• Nicolás says:

    First, great post. Thank you.
    Second, just a detail: Borges died July 14th, 1986, not 1988.

  • Nicolás says:

    I mean June.
    My bad.

  • Dick Tam says:

    Just a matter of fact, he likes the work of Silvina Ocampo, claiming her as one of the greatest poets in the Spanish language.

  • Isela says:

    He also liked the work of Virginia Woolf. He translated her novel Orlando (into Spanish), which is considered a feminist classic.

  • I am also puzzled by the lack of female authors. Surely in the history of books and reading – there can be found a number of talented, worthy female authors that could be included on his list. I am a “fan” of Mr. Borges. He directly influenced my passion for book collecting and he inspired me to grow my personal library. He said, “I have always imagined Paradise to be a kind of Library.” His list was unfinished at the time of his death so we can only wonder how he may have completed the list. I choose to believe there were to have been women in some of the remaining positions…

  • Eduardo Aparicio says:

    I find that shocking too, Maria. I’m surprised he didn’t even list Virginia Woolf, and yet he translated A ROOM OF ONE’S OWN into Spanish. I have a copy, which he was gracious enough to autograph for me in Chicago, back in 1980, as part of his US tour.

  • f staal says:

    Nobody knows (except Borges) the reasons behind his selection of these books, and there could be many. To me, it looks like a list of writings that he thought, at the time he was asked (very late in his life) informed or moved him. Please stop trying to make him, or his choices, conform to YOUR early 21st century ideal of political correctness. He was human and therefore unique; not perfect, not God. His education and thus *some* of his sensibilities were part the early 20th century, a very different time than now. We are all products of out times and you can be sure that many of our contemporary ideals and customs will look silly, obsolete, or barbaric in another hundred years.

  • P. Kubala says:

    I didn’t know he didn’t like Marquez…where have you read that? I seem to remember an interview in which he says that he doesn’t read Vargas Llosa, but he does read Marquez. I can’t imagine Borges not liking One Hundred Years of Solitude, which is borgesian in many ways

  • Carlo Martinez says:

    Borges refers to all of them short stories of JC.

  • Dubi says:

    It is unreasonable to criticize Borges for not including any women writers onto his list. I wouldn’t read it as a misogyny, or belittling of women. As wise as he was, he was a man from other times. Besides, he – as anybody else – had a right to his personal tastes, that are not pushed onto anybody else.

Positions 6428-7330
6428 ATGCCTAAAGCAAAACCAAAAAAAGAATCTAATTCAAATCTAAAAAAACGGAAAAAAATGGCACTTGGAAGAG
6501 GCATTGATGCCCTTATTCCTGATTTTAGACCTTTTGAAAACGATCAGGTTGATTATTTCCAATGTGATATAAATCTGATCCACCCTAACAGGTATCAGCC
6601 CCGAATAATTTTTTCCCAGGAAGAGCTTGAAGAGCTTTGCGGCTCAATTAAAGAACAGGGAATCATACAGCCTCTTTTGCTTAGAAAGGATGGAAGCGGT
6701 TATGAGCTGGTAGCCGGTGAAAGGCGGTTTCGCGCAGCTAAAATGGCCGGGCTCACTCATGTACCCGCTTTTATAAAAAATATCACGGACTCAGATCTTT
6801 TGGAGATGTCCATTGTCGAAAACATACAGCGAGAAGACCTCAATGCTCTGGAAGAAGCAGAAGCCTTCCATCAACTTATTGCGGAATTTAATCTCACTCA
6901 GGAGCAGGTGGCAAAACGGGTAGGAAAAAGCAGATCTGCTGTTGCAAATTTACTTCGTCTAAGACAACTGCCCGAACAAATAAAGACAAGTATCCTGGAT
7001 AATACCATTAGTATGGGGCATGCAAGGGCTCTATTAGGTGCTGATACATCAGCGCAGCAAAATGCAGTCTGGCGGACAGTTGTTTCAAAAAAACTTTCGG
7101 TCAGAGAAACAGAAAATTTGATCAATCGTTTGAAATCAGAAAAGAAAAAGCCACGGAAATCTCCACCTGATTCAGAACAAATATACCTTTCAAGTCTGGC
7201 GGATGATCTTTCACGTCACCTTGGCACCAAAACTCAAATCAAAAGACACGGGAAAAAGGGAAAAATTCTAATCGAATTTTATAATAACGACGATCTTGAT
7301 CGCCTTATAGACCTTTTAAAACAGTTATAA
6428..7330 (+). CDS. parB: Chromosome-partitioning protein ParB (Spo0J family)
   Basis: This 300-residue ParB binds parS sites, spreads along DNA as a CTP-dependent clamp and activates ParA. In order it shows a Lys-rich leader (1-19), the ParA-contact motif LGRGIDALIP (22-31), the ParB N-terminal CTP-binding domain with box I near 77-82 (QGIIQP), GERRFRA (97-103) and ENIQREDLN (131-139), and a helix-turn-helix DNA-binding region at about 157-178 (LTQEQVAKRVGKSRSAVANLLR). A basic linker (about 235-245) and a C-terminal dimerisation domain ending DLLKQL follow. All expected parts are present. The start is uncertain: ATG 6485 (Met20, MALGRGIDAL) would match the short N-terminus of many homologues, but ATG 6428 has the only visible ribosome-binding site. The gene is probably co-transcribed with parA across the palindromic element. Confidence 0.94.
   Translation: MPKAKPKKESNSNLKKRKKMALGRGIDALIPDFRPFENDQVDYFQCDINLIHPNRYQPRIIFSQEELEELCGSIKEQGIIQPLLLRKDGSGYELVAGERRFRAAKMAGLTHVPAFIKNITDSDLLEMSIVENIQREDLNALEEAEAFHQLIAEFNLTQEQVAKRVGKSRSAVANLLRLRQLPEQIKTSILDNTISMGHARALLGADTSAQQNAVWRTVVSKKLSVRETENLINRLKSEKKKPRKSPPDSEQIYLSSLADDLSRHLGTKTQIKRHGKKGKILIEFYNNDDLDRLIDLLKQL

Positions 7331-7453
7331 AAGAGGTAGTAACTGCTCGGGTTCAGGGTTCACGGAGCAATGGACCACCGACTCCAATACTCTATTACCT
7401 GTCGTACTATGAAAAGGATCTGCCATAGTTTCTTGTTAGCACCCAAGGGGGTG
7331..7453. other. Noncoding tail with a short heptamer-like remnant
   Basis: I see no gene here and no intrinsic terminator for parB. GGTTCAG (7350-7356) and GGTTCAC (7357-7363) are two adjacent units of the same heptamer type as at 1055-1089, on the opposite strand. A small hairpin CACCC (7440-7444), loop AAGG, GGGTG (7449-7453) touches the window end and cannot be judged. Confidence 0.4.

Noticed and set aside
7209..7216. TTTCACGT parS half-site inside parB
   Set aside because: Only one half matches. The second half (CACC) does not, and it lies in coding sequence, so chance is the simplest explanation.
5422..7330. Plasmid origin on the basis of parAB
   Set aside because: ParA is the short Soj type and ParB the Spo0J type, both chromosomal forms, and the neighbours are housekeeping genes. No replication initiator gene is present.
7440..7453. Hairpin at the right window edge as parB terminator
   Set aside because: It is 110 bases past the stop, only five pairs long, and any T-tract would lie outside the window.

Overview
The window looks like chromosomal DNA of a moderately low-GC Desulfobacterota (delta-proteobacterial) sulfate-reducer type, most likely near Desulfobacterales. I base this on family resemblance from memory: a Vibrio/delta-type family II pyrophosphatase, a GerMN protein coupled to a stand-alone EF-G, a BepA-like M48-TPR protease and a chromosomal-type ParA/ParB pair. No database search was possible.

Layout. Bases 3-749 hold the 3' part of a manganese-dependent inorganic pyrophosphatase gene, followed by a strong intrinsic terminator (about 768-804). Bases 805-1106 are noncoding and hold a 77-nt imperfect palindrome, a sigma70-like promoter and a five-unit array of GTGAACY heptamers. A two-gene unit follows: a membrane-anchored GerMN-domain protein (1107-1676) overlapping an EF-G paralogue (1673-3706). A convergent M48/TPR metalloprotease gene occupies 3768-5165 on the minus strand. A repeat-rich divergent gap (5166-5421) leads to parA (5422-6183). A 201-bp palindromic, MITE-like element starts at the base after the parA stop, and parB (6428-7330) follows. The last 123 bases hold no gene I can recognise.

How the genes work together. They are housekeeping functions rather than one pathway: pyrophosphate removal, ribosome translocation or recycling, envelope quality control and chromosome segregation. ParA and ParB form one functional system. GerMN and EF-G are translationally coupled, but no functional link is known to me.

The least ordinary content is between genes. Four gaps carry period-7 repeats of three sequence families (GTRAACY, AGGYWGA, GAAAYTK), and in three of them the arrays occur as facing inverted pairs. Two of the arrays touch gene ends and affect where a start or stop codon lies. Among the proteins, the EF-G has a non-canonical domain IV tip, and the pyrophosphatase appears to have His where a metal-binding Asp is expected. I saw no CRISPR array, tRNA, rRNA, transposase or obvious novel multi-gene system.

Analyzing female characters in the Odyssey saga using 21st century’s feminist points of view is a lack of historical perspective, and the same is valid for analyzing Borges’s “best books” list using these points of view.

  • Mauricio Suarez says:

    The real Borges list (Hyspamerica para Orbis (1985)) in spanish is:
    1 Joseph Conrad Con la soga al cuello. El corazón de las tinieblas
    2 Julio Cortázar Cuentos
    3 Oscar Wilde Ensayos y diálogos
    4 William Blake (1757-1827) Poesía completa
    5 Henri Michaux Un bárbaro en Asia Un barbare en Asie (1933)
    6 Anónimo INDIA Bhagavad-Gita Poema de Gilgamesh
    7 Gustave Flaubert La tentación de San Antonio La Tentation de saint Antoine (1874)
    8 Gustav Meyrink El Golem The Golem (Der Golem) (1914)
    9 Robert Louis Stevenson Short stories Las nuevas noches Árabes. New Arabian Nights (1882) Markheim “Markheim” 1885 JLB/BP9b
    10 William Wilkie Collins (1824-1889) La piedra lunar (vol.I) The Moonstone (1868)
    11 William Wilkie Collins (1824-1889) La piedra lunar (vol.II) The Moonstone (1868)
    12 Marcel Schwob Vidas imaginarias Vies imaginaires (“Imaginary Lives”) (1896)
    13 Fray Luis de Leon Cantar de Cantares. Exposición del Libro de Job (1855)
    14 Herman Melville Benito Cereno. Billy Budd, .Bartleby,el escribiente
    15 Ariwara No Narihira JAPON Cuentos de Ise 伊勢物語 (Ise Monogatari) (794 to 1185 ?)
    16 Henry James Short story La lección del maestro The Lesson of the Master (1888). La figura en la alfombra The Figure in the Carpet (1896). La vida privada The Private Life (1892)
    17 Virgil La Eneida
    18 Snorri Sturluson (1179-1241) Saga de Egil-Skallagrimsson Egils saga (1240 AD?)
    19 Franz Kafka TWC América Amerika (1927).
    Relatos breves
    20 Arthur Machen Los tres impostores The Three Impostors (1895)
    21 Dino Buzzati El desierto de los tártaros Il deserto dei Tartari (1940)
    22 Francisco de Quevedo Marco Bruto. Vida de Marco Bruto (1644) La hora de todos (1699)
    23 G.K. Chesterton short story La cruz azul The Blue Cross (1910) y otros cuentos